Saturday, November 19, 2011

White Sands National Monument

Deep in the heart of New Mexico, White Sands National Monument features 275 square miles of white sand dunes in the middle of the desert. Similar to the sand you would find on Florida beaches, this sand has no ocean nearby.

If you prefer to view the park from your car, the Dunes Drive provides you with an 8-mile scenic drive. A picnic area allows you to enjoy a picnic lunch in the middle of this unusual desert. However, you must bring in your own water. There are pit toilets available, but no running water. Parking areas and wayside pull-outs appear all along the road. When you do stop, you are free to walk over the sand dunes.

Those who prefer to view the park on foot can take advantage of several trails. Because this is the desert, though, be sure to take along plenty of water and snacks to prevent dehydration. In addition to using the marked trails, those who are feeling a little more adventurous can walk anywhere in the park. The only requirement is that you use designated parking areas for your vehicle. If you hike off the trails, you must use caution. Many of the sand dunes look alike and it is easy to get lost.

The white sand dunes are a truly impressive site to see. One of the things that I enjoyed the most when I visited these dunes is viewing animal tracks. Even small tracks from insects create an interesting pattern in the sands.

Thursday, November 10, 2011

Mount Rushmore National Memorial

Mount Rushmore is truly a magnificent sight to see. Many visitors get their first glimpse of the monument as they drive through the Black Hills. At some points along the road, you can see the mountain framed in the tunnel ahead of you on the road. As you travle the road and make your way around the twists and turns, each sighting brings you closer to the monument.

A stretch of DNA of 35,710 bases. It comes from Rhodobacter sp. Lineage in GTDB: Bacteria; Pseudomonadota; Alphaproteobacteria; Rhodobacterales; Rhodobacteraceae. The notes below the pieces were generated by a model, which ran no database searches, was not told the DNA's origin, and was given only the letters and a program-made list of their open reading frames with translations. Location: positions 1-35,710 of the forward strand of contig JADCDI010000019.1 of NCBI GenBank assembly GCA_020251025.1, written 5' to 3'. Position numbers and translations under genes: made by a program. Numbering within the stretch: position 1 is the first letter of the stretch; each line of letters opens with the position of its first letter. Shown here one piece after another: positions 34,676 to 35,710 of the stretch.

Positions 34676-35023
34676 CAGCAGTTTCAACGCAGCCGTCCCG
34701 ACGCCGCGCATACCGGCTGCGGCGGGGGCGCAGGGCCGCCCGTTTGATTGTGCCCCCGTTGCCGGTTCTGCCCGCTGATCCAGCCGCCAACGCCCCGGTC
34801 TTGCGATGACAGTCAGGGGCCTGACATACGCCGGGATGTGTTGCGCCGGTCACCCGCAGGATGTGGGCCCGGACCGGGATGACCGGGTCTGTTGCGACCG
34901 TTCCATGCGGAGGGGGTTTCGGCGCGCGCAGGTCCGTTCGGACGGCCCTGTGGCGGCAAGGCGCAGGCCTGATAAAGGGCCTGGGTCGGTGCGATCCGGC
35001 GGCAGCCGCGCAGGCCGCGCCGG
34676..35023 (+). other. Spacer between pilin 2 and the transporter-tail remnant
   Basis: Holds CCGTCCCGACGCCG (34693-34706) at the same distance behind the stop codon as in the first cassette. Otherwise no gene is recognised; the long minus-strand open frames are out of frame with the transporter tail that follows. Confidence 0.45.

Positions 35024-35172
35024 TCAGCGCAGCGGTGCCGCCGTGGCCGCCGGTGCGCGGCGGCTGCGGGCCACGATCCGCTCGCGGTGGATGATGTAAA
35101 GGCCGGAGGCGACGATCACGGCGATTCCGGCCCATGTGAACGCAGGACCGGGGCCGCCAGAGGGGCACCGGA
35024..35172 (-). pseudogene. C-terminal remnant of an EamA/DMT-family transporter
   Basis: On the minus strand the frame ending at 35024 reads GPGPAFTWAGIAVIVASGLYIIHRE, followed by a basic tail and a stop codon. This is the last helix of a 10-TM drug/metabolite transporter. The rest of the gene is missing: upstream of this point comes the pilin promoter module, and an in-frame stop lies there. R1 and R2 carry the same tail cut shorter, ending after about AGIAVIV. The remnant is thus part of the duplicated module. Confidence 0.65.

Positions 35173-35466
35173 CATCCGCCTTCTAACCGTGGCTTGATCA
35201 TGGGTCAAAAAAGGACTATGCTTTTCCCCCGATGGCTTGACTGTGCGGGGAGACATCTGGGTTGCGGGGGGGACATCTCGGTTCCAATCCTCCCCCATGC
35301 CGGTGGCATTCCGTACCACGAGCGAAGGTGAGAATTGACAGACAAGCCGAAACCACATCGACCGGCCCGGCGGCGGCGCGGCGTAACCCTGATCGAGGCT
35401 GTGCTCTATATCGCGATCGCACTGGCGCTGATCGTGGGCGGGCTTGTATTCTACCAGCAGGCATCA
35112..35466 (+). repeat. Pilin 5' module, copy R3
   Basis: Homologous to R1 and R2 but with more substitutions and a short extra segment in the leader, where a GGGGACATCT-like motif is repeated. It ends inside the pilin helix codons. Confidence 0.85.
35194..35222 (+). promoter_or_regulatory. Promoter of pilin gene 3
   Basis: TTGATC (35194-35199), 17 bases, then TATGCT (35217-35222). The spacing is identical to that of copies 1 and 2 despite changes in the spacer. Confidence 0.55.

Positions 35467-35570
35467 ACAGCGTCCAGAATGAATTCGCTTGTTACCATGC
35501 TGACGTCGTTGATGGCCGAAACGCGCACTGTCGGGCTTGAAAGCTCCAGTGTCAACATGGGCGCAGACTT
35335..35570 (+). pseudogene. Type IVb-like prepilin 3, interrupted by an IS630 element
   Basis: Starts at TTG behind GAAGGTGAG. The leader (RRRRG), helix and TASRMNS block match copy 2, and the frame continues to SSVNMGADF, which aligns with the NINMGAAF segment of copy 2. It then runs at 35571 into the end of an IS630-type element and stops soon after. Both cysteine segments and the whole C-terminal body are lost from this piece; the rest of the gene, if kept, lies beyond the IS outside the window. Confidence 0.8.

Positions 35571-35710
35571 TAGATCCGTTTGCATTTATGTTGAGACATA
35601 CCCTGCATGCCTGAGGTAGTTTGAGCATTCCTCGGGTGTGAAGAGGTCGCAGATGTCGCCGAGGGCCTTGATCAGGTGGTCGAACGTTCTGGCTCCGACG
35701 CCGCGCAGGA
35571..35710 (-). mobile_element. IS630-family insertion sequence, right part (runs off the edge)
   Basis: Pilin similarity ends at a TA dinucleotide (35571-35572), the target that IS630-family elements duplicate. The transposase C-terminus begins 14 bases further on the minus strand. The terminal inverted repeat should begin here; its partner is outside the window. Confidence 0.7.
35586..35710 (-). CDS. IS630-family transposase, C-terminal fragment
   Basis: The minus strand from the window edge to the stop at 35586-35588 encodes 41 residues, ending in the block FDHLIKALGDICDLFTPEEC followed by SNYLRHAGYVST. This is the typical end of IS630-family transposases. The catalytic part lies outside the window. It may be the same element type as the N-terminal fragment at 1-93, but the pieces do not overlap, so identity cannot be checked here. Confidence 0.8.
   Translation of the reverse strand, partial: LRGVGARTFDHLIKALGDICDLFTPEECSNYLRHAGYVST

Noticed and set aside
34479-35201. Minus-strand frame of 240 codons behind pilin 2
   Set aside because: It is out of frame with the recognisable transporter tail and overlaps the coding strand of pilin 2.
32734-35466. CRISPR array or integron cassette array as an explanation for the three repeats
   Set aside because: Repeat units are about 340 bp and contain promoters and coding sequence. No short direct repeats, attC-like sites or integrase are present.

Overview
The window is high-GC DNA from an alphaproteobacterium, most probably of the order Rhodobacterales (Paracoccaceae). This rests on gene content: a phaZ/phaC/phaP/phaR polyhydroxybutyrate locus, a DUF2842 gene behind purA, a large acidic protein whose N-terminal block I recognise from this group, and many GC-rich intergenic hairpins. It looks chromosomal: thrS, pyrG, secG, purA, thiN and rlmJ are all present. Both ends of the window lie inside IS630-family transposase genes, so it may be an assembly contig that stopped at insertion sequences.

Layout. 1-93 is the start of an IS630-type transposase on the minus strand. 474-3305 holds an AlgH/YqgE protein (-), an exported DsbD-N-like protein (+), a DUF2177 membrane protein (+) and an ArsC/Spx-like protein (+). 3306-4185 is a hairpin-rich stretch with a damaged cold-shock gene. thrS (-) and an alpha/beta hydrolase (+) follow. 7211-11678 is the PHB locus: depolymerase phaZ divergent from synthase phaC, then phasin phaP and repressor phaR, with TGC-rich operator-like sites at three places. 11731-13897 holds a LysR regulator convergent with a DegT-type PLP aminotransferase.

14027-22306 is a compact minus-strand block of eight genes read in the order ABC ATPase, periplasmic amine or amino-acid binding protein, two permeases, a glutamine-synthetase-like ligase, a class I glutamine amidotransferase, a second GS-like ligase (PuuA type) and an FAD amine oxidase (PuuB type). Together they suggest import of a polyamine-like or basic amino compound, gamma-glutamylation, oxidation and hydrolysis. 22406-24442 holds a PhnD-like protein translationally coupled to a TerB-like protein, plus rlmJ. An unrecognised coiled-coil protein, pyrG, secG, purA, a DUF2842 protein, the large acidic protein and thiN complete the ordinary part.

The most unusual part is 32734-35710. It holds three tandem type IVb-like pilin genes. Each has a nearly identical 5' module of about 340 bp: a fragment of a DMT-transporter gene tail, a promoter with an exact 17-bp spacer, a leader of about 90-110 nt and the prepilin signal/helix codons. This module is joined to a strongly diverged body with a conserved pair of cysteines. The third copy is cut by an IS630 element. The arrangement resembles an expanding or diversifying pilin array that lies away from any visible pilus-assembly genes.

In contrast to some of the other National Parks, Mount Rushmore doesn't provide a lot for visitors to do, but it is still a must-see if you are in the area. The large gift shop features windows that look out over the memorial. As you leave the gift shop, you walk down a wide pathway flanked by flags from all 50 states. Near the base of the memorial, an ampitheater provides a place for gatherings and speakers to discuss the monument and its presidents.

Nighttime at Mount Rushmore is a great experience. As the sun sets, the faces of the presidents go dark. However, the darkness doesn't last long. Little by little, the spotlights trained on the presidents' faces begin to lighten. When all is said and done, the faces of Thomas Jefferson, Abraham Lincoln, George Washington and Theodore Roosevelt glow out from the surrounding darkness.

Saturday, November 5, 2011

Craters of the Moon

Craters of the Moon National Park is located in the southern portion of Idaho. As its name implies, this national park looks as though it is located on the surface of the moon rather than here on Earth. The area is home to dormant volcanoes that have left the area covered in craters, ash and volcanic rocks that give the park its unique look.

The park can be accessed with a 7-mile loop road that winds its way through the moon-like landscape. Visitors can stop at specific points to explore the surrounding area through hiking trails and viewpoints. One word of caution to visitors...make sure you have enough water before leaving on the 7-mile loop because the park offers no running water.

Craters of the Moon National Park features trails for all experience levels, allowing everyone to experience the different craters in the park. Some of the trails are less than a mile long, which is perfect for the beginning hiker. If you want to take a longer hike, some of the moderate trails measure 4 and 8 miles long. Some of the cones visitors can enjoy viewing include North Crater, Inferno Cone, Broken Top, the Snow Cone (a volcano that has snow in its crater) and the Spatter Cones.